By Thoralf Skolem
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Extra resources for Abstract Set Theory (Notre Dame Mathematical Lectures 8)
These trends should be conceptualized as period effects or cohort effects is not clear, but acknowledging that they are at least partially cohort effects is important for interpreting the cross-sectional data on age and happiness. For instance, any intercohort trend toward greater happiness will reduce cross-sectional age differences created by positive age effects. 1 indicate. 1, but positive age effects have very likely been greater than those suggested by the data. , 2002). a. ” b. Indicated ages are the middle ages in the 3-year series.
2002). a. ” For males, the relationship is monotonically positive, but for females, the HI is highest in late middle age, lower at the more advanced ages, and lowest in young adulthood. Up to the 50s, females reported greater happiness than males, but this difference is sharply reversed among the elderly. As the reader should know at this point, these relationships of reported happiness to age may confound age, cohort, and attrition (compositional) effects. The most likely first interpretation of the data is that they show how the happiness of men and women changes as they grow older, but there are alternative explanations.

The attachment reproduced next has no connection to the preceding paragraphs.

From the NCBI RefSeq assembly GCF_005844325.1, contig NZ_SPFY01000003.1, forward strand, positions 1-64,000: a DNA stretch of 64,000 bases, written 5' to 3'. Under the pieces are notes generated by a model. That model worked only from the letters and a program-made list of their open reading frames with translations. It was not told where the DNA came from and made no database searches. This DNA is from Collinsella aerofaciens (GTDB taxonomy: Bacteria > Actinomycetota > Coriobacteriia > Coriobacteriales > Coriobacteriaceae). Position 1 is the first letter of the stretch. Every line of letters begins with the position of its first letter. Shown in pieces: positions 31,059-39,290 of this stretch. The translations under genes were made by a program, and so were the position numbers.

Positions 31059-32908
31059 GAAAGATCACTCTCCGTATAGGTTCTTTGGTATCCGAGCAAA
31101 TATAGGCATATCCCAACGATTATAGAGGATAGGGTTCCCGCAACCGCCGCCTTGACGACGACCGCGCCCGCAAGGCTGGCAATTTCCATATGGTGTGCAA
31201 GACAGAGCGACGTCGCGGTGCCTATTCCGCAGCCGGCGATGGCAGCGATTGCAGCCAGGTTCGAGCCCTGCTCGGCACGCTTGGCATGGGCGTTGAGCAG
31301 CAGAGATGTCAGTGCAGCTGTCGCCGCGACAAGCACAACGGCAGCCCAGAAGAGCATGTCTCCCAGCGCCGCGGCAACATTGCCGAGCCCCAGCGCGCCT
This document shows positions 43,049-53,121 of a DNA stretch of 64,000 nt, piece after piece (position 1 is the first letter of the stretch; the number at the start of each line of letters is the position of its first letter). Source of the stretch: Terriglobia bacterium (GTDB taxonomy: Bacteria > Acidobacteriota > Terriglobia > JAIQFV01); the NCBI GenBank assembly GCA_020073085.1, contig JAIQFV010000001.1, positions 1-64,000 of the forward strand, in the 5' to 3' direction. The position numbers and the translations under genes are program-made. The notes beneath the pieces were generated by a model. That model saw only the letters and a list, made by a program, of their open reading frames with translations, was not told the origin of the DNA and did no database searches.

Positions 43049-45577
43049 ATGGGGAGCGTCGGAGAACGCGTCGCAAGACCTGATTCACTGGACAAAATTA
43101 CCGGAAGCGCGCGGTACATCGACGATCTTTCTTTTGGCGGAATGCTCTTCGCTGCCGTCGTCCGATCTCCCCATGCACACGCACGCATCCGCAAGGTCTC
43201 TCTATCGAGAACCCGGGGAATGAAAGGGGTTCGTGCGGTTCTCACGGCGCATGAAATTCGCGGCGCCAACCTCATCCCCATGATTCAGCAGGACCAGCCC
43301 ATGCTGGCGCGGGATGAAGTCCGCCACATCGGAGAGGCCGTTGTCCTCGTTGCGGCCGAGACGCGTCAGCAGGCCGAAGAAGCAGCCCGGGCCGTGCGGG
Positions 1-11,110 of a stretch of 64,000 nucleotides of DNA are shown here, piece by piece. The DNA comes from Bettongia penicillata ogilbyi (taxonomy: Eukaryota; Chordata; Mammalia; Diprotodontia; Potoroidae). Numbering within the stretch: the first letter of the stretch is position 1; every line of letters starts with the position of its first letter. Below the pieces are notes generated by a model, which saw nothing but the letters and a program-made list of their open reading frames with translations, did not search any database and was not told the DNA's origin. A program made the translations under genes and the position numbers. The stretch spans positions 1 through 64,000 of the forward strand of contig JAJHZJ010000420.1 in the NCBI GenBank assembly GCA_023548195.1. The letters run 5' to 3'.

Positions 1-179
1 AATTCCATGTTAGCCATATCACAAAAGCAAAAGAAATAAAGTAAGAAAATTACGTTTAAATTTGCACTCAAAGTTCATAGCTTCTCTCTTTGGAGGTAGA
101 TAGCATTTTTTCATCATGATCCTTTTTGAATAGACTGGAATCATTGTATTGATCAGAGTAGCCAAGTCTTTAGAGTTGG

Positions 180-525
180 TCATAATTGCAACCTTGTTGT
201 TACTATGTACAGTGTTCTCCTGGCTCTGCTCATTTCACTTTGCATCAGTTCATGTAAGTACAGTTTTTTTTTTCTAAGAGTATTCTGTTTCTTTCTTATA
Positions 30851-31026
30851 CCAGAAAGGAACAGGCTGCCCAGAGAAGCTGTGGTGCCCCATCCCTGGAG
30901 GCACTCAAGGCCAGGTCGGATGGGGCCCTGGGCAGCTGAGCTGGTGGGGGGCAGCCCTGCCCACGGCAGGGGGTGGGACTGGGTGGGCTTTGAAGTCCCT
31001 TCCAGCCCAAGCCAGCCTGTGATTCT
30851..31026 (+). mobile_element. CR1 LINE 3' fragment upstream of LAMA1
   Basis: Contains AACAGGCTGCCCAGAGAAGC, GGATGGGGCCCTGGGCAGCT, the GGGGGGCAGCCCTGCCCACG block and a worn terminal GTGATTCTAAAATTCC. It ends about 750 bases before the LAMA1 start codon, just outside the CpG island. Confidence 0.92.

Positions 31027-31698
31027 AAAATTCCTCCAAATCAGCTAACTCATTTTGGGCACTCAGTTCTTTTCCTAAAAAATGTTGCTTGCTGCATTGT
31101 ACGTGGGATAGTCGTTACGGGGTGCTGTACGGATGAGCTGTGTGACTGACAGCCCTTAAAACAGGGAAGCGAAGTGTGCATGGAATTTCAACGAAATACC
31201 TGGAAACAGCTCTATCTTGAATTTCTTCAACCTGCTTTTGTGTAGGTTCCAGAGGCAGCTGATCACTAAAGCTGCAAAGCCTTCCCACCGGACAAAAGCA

Suppose that in a population of persons ages 25–64, each 10 years of aging had an effect of +10 on the dependent variable, the age distribution did not change between Times A and B, there was a period effect of +10 from Time A to Time B, and cohort succession had no effect during the time covered. Age effects do not contribute to population change if the age distribution stays constant, but they do contribute to intracohort change, adding to that caused by period influences. Thus, in this hypothetical case, intracohort change will be more than enough to account for total population change.